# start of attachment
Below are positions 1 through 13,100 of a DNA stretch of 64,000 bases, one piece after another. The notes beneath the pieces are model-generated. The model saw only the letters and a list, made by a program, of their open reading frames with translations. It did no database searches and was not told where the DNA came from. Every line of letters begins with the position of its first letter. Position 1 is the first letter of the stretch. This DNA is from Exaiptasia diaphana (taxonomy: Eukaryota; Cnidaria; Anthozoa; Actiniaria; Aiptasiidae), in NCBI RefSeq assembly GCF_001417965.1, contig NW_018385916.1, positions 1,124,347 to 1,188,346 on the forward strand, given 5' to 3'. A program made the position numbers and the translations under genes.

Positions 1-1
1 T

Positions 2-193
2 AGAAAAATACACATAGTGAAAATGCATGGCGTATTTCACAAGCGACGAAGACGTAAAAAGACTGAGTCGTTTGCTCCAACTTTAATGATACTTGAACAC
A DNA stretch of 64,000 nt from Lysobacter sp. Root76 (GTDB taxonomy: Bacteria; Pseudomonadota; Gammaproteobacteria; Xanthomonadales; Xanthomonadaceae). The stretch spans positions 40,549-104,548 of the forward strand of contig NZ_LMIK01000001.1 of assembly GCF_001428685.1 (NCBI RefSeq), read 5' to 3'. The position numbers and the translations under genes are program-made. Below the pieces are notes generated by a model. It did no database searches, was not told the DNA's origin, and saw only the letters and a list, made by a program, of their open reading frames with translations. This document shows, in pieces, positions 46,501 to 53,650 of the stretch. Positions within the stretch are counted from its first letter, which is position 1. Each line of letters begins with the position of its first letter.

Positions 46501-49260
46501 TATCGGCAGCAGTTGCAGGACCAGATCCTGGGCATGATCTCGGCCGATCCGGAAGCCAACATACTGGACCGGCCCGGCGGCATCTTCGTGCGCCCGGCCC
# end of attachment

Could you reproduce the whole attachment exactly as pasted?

Below are positions 1 through 13,100 of a DNA stretch of 64,000 bases, one piece after another. The notes beneath the pieces are model-generated. The model saw only the letters and a list, made by a program, of their open reading frames with translations. It did no database searches and was not told where the DNA came from. Every line of letters begins with the position of its first letter. Position 1 is the first letter of the stretch. This DNA is from Exaiptasia diaphana (taxonomy: Eukaryota; Cnidaria; Anthozoa; Actiniaria; Aiptasiidae), in NCBI RefSeq assembly GCF_001417965.1, contig NW_018385916.1, positions 1,124,347 to 1,188,346 on the forward strand, given 5' to 3'. A program made the position numbers and the translations under genes.

Positions 1-1
1 T

Positions 2-193
2 AGAAAAATACACATAGTGAAAATGCATGGCGTATTTCACAAGCGACGAAGACGTAAAAAGACTGAGTCGTTTGCTCCAACTTTAATGATACTTGAACAC
A DNA stretch of 64,000 nt from Lysobacter sp. Root76 (GTDB taxonomy: Bacteria; Pseudomonadota; Gammaproteobacteria; Xanthomonadales; Xanthomonadaceae). The stretch spans positions 40,549-104,548 of the forward strand of contig NZ_LMIK01000001.1 of assembly GCF_001428685.1 (NCBI RefSeq), read 5' to 3'. The position numbers and the translations under genes are program-made. Below the pieces are notes generated by a model. It did no database searches, was not told the DNA's origin, and saw only the letters and a list, made by a program, of their open reading frames with translations. This document shows, in pieces, positions 46,501 to 53,650 of the stretch. Positions within the stretch are counted from its first letter, which is position 1. Each line of letters begins with the position of its first letter.

Positions 46501-49260
46501 TATCGGCAGCAGTTGCAGGACCAGATCCTGGGCATGATCTCGGCCGATCCGGAAGCCAACATACTGGACCGGCCCGGCGGCATCTTCGTGCGCCCGGCCC